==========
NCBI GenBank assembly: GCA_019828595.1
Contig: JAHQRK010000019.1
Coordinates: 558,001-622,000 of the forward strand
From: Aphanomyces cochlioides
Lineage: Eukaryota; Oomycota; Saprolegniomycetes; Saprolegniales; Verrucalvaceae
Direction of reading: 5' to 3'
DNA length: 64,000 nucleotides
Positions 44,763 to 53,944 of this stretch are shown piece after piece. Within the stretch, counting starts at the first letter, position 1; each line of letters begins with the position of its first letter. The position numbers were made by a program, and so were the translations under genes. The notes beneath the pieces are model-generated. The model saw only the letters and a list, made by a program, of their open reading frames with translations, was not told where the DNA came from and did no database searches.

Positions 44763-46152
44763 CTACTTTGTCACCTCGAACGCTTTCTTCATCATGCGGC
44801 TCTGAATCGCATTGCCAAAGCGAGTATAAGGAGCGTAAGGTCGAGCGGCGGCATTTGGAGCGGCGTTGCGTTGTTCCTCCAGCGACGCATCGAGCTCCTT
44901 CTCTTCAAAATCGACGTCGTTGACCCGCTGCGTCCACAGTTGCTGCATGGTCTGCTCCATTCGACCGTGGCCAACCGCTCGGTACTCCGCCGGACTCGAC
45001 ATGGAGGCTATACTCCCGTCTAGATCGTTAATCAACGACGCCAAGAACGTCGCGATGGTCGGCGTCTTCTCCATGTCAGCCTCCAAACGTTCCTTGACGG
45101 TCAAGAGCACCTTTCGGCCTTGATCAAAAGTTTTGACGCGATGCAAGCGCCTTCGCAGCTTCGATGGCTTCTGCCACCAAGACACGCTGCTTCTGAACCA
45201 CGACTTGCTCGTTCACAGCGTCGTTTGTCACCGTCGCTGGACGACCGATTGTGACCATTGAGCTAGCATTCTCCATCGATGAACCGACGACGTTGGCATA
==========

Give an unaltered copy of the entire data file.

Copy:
NCBI GenBank assembly: GCA_019828595.1
Contig: JAHQRK010000019.1
Coordinates: 558,001-622,000 of the forward strand
From: Aphanomyces cochlioides
Lineage: Eukaryota; Oomycota; Saprolegniomycetes; Saprolegniales; Verrucalvaceae
Direction of reading: 5' to 3'
DNA length: 64,000 nucleotides
Positions 44,763 to 53,944 of this stretch are shown piece after piece. Within the stretch, counting starts at the first letter, position 1; each line of letters begins with the position of its first letter. The position numbers were made by a program, and so were the translations under genes. The notes beneath the pieces are model-generated. The model saw only the letters and a list, made by a program, of their open reading frames with translations, was not told where the DNA came from and did no database searches.

Positions 44763-46152
44763 CTACTTTGTCACCTCGAACGCTTTCTTCATCATGCGGC
44801 TCTGAATCGCATTGCCAAAGCGAGTATAAGGAGCGTAAGGTCGAGCGGCGGCATTTGGAGCGGCGTTGCGTTGTTCCTCCAGCGACGCATCGAGCTCCTT
44901 CTCTTCAAAATCGACGTCGTTGACCCGCTGCGTCCACAGTTGCTGCATGGTCTGCTCCATTCGACCGTGGCCAACCGCTCGGTACTCCGCCGGACTCGAC
45001 ATGGAGGCTATACTCCCGTCTAGATCGTTAATCAACGACGCCAAGAACGTCGCGATGGTCGGCGTCTTCTCCATGTCAGCCTCCAAACGTTCCTTGACGG
45101 TCAAGAGCACCTTTCGGCCTTGATCAAAAGTTTTGACGCGATGCAAGCGCCTTCGCAGCTTCGATGGCTTCTGCCACCAAGACACGCTGCTTCTGAACCA
45201 CGACTTGCTCGTTCACAGCGTCGTTTGTCACCGTCGCTGGACGACCGATTGTGACCATTGAGCTAGCATTCTCCATCGATGAACCGACGACGTTGGCATA